Baidarka presentasjon.

Aleutian baidarka

The first Europeans who came to Alaska were the Russians. They called the kayaks they saw there "baidarka", which is Russian for "little skin boat". The types we build here are typical of the kayaks used on the Aleutian islands. They're good all-round travel kayaks with a large volume that makes them well suited for long trips. Some people dislike their appearance, but the more one gets to know their abilities, the more beautiful they seem.
It's seaworthy, stable and fast. Additionally, it has lots of space for packing equipment, good surfing abilities and a high top speed. The latter is due to features such as the long waterline.
The special stern of the baidarka is a traditional detail. It helps to increase the waterline length with a sharp beginning and end. At the same time, both the bow and the stern have enough updrift to avoid being weighed too far down. The bow can be split or whole. The appearance will be different, but without any noticeable change in the kayak's behavior. Both variants are known from the original kayaks.
Surf's up!

Jan Pedersen from Stockholm writes after a baidarka building course:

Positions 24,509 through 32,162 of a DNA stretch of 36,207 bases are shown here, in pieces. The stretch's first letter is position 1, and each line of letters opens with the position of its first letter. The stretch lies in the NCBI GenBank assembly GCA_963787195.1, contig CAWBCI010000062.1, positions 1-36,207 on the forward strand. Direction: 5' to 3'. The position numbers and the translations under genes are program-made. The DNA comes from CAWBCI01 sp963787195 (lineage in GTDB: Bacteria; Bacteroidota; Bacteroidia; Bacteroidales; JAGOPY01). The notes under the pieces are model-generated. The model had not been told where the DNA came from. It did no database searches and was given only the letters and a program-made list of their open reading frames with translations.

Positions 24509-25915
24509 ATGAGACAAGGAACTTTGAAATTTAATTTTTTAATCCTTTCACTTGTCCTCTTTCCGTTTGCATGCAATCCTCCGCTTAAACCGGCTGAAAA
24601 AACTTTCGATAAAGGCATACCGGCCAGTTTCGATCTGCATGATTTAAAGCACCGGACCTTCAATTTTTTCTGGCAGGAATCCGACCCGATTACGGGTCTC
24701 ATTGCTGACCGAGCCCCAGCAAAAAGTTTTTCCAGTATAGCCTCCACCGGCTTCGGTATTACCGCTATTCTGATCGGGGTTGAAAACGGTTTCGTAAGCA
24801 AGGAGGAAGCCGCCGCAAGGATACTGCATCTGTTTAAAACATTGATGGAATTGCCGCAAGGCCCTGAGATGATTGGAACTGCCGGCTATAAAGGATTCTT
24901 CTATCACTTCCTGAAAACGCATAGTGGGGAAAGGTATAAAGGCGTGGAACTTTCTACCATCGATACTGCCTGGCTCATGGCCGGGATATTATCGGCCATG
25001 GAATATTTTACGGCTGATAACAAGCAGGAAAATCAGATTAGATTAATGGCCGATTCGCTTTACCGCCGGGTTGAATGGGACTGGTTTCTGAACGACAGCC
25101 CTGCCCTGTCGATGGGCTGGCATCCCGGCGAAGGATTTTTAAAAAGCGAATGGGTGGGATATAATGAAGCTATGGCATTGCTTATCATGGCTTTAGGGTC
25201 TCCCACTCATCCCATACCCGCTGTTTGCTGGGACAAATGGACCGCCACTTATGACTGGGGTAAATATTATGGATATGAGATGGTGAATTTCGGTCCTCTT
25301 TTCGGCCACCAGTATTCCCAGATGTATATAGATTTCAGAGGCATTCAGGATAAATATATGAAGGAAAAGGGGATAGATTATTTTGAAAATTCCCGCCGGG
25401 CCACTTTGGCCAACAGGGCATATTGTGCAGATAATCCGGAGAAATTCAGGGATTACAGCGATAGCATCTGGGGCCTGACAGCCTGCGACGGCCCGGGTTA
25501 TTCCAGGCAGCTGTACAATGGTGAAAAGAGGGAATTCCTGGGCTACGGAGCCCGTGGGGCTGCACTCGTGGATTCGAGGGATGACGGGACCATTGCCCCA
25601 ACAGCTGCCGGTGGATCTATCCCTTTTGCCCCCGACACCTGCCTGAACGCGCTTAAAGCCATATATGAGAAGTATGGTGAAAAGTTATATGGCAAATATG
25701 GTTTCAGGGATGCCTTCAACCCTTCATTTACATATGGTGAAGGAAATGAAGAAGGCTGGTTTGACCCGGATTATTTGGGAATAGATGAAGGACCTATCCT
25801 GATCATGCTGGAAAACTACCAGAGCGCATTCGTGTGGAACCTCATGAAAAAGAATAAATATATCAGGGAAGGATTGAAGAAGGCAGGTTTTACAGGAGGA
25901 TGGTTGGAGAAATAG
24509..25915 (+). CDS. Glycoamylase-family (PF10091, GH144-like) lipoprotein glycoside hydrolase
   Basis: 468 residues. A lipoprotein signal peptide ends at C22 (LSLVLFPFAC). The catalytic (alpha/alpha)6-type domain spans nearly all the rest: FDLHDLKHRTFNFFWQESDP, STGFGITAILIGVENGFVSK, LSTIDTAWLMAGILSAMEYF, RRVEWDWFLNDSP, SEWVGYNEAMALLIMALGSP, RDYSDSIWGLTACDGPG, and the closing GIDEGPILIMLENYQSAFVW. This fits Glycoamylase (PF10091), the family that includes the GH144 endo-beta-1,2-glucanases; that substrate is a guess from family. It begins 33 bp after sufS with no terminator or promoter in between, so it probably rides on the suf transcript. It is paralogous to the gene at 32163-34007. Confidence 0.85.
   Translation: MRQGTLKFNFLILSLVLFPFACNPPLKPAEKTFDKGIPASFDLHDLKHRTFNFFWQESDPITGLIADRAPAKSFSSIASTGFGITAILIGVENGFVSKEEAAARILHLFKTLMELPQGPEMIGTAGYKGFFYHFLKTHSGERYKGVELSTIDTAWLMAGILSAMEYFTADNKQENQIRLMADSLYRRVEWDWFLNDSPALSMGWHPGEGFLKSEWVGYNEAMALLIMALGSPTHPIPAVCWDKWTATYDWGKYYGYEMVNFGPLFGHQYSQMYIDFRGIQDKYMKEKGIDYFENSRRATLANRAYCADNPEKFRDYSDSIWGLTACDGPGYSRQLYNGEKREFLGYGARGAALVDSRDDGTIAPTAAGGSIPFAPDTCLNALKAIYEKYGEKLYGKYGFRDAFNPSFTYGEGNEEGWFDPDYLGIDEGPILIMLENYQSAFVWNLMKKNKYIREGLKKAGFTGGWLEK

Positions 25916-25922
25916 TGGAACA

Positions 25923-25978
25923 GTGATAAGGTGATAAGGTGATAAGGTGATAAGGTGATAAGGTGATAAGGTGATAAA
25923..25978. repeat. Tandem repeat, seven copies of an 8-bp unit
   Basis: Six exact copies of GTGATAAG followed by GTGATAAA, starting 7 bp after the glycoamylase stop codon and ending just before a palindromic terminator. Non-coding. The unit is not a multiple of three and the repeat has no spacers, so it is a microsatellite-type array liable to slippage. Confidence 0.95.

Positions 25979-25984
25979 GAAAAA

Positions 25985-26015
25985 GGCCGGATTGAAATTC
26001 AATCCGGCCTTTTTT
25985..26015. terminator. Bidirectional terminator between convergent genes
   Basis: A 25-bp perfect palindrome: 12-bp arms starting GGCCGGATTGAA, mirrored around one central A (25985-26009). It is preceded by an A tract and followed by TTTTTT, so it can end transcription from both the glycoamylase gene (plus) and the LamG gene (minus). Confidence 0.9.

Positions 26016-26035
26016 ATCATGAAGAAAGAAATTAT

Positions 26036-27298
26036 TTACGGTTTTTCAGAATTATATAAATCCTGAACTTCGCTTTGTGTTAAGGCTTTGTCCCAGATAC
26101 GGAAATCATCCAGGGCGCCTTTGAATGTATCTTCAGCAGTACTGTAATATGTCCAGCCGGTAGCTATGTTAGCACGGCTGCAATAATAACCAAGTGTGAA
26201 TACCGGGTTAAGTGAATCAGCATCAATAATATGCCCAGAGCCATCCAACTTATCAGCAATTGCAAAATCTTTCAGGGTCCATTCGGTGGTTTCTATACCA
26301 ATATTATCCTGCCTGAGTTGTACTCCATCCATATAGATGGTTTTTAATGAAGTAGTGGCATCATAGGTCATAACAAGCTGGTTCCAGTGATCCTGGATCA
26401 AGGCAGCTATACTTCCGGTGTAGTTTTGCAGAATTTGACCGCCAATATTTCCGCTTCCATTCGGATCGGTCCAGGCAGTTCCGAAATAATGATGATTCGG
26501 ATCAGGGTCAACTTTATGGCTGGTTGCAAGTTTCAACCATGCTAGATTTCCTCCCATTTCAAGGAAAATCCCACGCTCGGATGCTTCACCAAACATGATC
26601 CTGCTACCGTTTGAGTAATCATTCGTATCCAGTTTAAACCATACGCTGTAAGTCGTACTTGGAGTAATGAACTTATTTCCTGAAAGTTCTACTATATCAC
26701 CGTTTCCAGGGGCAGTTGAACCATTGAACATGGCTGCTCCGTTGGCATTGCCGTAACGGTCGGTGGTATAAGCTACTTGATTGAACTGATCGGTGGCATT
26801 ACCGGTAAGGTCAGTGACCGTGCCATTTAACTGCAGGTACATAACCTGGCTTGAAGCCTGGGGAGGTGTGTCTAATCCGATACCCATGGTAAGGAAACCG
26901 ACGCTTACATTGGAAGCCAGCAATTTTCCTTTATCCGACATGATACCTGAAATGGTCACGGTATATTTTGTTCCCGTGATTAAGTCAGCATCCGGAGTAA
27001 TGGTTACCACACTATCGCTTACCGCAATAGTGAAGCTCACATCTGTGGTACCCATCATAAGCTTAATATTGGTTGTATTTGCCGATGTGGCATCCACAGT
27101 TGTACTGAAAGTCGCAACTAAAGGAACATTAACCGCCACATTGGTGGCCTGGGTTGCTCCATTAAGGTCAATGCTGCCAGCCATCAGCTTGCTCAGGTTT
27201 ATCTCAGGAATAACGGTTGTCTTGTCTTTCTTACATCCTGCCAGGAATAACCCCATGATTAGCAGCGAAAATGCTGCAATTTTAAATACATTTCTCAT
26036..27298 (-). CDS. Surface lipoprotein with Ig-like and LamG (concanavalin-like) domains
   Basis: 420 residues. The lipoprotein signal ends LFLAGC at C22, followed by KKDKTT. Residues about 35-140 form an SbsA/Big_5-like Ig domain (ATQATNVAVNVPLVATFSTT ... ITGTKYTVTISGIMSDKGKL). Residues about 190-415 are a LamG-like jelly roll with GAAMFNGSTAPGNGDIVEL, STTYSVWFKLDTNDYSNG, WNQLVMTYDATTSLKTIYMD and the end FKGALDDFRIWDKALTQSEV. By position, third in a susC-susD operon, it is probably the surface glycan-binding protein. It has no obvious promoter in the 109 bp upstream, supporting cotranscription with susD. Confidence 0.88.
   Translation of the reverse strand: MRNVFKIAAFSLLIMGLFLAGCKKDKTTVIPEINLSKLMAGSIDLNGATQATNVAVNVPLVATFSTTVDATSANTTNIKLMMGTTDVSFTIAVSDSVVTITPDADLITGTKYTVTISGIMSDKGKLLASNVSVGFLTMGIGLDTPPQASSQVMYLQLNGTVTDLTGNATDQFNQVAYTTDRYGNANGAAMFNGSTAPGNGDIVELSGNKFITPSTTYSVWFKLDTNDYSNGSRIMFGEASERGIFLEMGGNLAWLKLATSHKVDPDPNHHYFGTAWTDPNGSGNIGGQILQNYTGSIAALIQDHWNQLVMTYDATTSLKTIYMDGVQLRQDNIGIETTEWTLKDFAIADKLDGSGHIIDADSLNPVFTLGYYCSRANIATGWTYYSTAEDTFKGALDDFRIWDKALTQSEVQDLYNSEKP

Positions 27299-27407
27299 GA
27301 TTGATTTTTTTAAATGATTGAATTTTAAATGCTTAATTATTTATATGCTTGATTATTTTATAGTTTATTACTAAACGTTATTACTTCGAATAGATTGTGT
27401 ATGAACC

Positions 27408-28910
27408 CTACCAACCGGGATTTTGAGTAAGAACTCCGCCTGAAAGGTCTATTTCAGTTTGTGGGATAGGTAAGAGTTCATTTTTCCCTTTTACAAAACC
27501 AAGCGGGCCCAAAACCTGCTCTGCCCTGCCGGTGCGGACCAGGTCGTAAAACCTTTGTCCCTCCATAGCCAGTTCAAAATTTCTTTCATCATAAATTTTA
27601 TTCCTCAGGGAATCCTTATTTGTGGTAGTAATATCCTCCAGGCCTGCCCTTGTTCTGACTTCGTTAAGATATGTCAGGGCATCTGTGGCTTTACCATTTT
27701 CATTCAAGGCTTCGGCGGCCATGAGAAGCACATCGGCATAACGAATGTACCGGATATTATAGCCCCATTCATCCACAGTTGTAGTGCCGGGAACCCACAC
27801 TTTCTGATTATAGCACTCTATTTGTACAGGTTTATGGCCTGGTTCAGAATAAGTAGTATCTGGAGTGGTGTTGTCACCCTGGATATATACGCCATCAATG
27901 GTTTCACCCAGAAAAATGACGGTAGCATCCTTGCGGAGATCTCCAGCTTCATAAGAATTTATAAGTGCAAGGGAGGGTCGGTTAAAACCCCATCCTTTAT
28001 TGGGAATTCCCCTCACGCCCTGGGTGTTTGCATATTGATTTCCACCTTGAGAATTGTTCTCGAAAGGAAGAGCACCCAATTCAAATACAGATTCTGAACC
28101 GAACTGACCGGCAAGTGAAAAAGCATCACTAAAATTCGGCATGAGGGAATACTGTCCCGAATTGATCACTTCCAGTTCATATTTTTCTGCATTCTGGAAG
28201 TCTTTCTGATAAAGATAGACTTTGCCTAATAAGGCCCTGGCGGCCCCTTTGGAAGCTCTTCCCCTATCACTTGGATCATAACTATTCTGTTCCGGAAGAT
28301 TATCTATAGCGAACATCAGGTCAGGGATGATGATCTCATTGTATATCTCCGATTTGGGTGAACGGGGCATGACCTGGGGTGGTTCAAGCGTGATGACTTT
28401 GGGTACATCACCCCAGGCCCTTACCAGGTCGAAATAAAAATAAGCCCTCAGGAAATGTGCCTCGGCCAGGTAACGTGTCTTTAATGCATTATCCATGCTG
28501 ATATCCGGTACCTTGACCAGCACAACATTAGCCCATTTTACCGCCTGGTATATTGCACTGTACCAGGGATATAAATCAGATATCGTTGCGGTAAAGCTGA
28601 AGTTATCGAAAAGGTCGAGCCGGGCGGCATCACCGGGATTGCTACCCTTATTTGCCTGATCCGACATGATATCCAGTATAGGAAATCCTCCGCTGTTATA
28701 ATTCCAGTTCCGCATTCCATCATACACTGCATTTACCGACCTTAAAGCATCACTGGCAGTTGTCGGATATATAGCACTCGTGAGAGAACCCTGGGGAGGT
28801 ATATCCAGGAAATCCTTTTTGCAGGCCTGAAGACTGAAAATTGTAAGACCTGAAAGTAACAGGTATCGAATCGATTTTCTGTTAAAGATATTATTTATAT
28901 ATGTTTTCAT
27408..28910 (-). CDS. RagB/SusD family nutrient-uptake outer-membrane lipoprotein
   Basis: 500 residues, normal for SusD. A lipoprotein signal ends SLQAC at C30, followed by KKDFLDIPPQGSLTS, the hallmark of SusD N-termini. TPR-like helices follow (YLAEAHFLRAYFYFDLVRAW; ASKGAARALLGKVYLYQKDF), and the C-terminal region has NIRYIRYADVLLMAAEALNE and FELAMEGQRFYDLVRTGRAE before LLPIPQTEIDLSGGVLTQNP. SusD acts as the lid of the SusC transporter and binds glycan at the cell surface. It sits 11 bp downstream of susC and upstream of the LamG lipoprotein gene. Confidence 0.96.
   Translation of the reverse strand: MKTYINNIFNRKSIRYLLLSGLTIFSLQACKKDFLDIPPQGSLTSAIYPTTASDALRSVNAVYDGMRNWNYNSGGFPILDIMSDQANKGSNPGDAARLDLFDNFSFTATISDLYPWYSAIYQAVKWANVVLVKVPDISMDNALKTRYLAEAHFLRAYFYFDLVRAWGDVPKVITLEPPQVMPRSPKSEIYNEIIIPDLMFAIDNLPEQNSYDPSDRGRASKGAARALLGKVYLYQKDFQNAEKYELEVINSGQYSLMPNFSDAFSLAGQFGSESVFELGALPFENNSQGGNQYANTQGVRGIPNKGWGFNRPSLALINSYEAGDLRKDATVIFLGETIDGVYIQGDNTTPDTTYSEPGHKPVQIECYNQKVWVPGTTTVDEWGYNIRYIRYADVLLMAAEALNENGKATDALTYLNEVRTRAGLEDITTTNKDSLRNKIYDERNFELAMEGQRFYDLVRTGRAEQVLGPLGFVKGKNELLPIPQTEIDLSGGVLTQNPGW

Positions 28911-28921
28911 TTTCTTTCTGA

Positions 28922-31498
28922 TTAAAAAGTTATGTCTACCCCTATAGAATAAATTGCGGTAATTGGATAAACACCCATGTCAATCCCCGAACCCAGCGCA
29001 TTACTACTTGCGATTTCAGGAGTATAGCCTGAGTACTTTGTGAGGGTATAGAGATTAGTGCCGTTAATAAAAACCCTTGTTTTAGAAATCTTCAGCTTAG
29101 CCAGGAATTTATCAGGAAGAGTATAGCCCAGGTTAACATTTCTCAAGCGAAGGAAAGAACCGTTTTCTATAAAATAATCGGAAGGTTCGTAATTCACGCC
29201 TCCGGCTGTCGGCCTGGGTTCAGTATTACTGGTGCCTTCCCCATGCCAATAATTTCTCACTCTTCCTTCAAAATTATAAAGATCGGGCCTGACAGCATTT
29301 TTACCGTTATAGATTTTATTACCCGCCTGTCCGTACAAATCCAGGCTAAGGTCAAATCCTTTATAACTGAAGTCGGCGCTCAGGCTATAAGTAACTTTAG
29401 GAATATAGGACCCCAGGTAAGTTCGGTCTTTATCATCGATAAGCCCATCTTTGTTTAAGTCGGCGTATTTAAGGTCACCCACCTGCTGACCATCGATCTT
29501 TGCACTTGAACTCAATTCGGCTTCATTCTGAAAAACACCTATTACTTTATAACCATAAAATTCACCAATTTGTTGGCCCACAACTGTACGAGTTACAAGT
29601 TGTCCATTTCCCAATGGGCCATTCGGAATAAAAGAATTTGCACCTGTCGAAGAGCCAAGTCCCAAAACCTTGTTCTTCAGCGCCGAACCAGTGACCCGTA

On Saturday I had my first paddling trip with the baidarka. What a wonderful experience and what a fantastic kayak to paddle. It was very easy to turn by leaning, and it went like a spear with excellent contact with the water. It behaved almost like a Greenland kayak. I also tried to paddle it against the wind and in larger waves, and it was such a baidarka with all its characteristics and clearly outclassed my fiberglass kayak (Greenland model) even though it's not yet sanded or painted (which I'm working on now).

Baidarkas may look different, according to historical periods and local variations. The Baidarka below is a replica of an Aleutian baidarka from 1850.


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